The Not-so-big “E”

Mark Hooper/Gallerystock

It took having an enlightenment experience to realize that it was no big deal.

by Peter Coyote

(Peter Coyote is a Zen priest and actor living in Mill Valley, California.)

In the first week of December 2009, I was 68 years old. Infirmity and dying were in the forefront of my mind. 45 years earlier I had contracted hepatitis C from shooting drugs. It had remained undiagnosed until the late 1990s, by which time the disease had been conscripting and destroying my liver cells for all those years.

My youth had left, snatching as it exited, the firm outlines of my body and my once distinct jaw-line and un-creased neck. The backs of my hands were dotted with liver spots, and shadows pooled below my eyes. My stamina had diminished and like most people who have aged beyond the notice of today’s diversions for the young, my acting career had settled into a stasis with no promise of any breakthroughs. Sickness, old age, and death had become tangible to me in ways that had been only romantic posturing in my twenties.

It was now incontrovertible that in a conceivable future, everything I held dear, every memory and achievement, every treasure, includ­ing my own body, would be stripped from me. That is the central, unavoidable fact of human existence (and a fundamental tenet of Buddhism) and when it changed from a notion into a certainty, my perspective changed with it, particularly my ideas about time. Looking backwards, the lengthening succession of dead friends and family dis­appeared into emptiness like a black thread being unspooled into a tub of ink. The only uncertainty in my future now was speculation about how savagely sickness, old age, and death would claim their due. With these thoughts as unpleasant companions, I decided to sit another seven-day sesshin [intensive retreat]. It was December again, time forRohatsu, the Great Cold sesshin.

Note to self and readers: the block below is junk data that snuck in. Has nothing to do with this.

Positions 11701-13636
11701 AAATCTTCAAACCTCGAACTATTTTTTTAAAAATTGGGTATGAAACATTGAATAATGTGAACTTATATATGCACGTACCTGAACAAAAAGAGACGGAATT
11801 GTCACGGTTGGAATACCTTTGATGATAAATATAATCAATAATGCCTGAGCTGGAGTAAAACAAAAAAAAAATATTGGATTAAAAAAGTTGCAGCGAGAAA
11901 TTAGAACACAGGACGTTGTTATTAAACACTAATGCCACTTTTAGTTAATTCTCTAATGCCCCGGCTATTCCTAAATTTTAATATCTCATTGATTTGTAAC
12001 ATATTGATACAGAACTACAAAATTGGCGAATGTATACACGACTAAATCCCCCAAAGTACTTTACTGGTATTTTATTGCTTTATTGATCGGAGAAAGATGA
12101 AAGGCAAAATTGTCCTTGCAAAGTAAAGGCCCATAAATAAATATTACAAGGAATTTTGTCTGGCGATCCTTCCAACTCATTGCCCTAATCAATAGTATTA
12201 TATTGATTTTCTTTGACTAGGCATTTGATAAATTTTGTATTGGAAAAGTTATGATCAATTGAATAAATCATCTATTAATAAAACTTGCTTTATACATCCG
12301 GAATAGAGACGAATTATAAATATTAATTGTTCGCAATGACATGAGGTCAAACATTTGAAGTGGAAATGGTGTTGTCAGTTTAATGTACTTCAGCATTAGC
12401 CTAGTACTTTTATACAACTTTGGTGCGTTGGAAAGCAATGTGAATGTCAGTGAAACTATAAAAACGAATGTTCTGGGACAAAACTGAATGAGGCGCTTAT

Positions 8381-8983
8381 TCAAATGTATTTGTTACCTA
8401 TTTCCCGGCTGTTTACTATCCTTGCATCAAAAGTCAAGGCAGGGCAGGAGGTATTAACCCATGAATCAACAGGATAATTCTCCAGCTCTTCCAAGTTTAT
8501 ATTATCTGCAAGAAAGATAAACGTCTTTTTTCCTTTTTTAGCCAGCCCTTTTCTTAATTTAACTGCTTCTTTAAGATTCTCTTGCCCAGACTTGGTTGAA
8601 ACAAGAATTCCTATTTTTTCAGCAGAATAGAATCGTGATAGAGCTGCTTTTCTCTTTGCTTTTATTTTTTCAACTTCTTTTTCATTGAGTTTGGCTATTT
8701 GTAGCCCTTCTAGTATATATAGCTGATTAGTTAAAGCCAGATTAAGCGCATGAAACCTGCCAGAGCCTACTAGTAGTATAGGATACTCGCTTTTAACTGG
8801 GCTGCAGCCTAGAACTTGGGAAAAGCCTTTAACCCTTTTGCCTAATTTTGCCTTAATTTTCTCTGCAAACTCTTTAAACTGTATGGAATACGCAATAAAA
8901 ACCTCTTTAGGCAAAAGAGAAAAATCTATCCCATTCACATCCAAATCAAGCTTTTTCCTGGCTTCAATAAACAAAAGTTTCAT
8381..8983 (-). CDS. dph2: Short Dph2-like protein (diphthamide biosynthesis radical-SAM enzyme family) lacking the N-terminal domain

Sesshins are always rough, and this time the first three days were particularly difficult. Though my shaking and convulsions had sub­sided many years before and I could now sit as solidly as those senior monks I’d once envied, my body was 40 years older. The pain in my knees was intense, debilitating, and distracting to the degree that dur­ing a private audience with my teacher on the third day, I confessed to him that I would have to quit the sesshinbecause I could not bear the pain any longer.

He was mildly critical of me for not paying closer attention to my body and for trying to bull my way through. “You’re nearly seventy,” he said. “It’s hard to admit that all your cards are on the table now and that you have none left to draw. You’ll have to play the ones you have as best you can. That is the central fact of your existence. That is reality and you’ll have to adjust to that. You are living what we mean when we say, ‘seeing without delusion.’ You only have one set of knees and you need to take care of them. If you have to sit in a chair, sit in a chair. Don’t cripple yourself trying to be tough or refusing to recognize the reality of your body or your age.”

He was correct of course and had pinpointed the underlying depres­sion amplifying my physical pain. After our conversation, I began alternating meditation periods between my cushion and a chair, calculating backwards from mealtimes so that the meditation period before a meal (which I preferred to take on my cushion) was done in a chair. This relieved the stress on my knees and the consequent reduction of pain allowed me to refocus and dedicate my efforts wholeheartedly. I aligned myself to the schedule without further resistance, and was able to focus my concentration on a question that had arisen for me on the sesshin‘s first day.

It was a simple question I had condensed into a short mnemonic phrase—”What is it?”—mental shorthand for the larger question­ “What is it I’m missing or still searching for?” By the end of day four I was completely absorbed by it. It accompanied each inhale and exhale, and resided within me, simmering on a back burner, whether meditat­ing, walking, or eating. It floated through my dreams…



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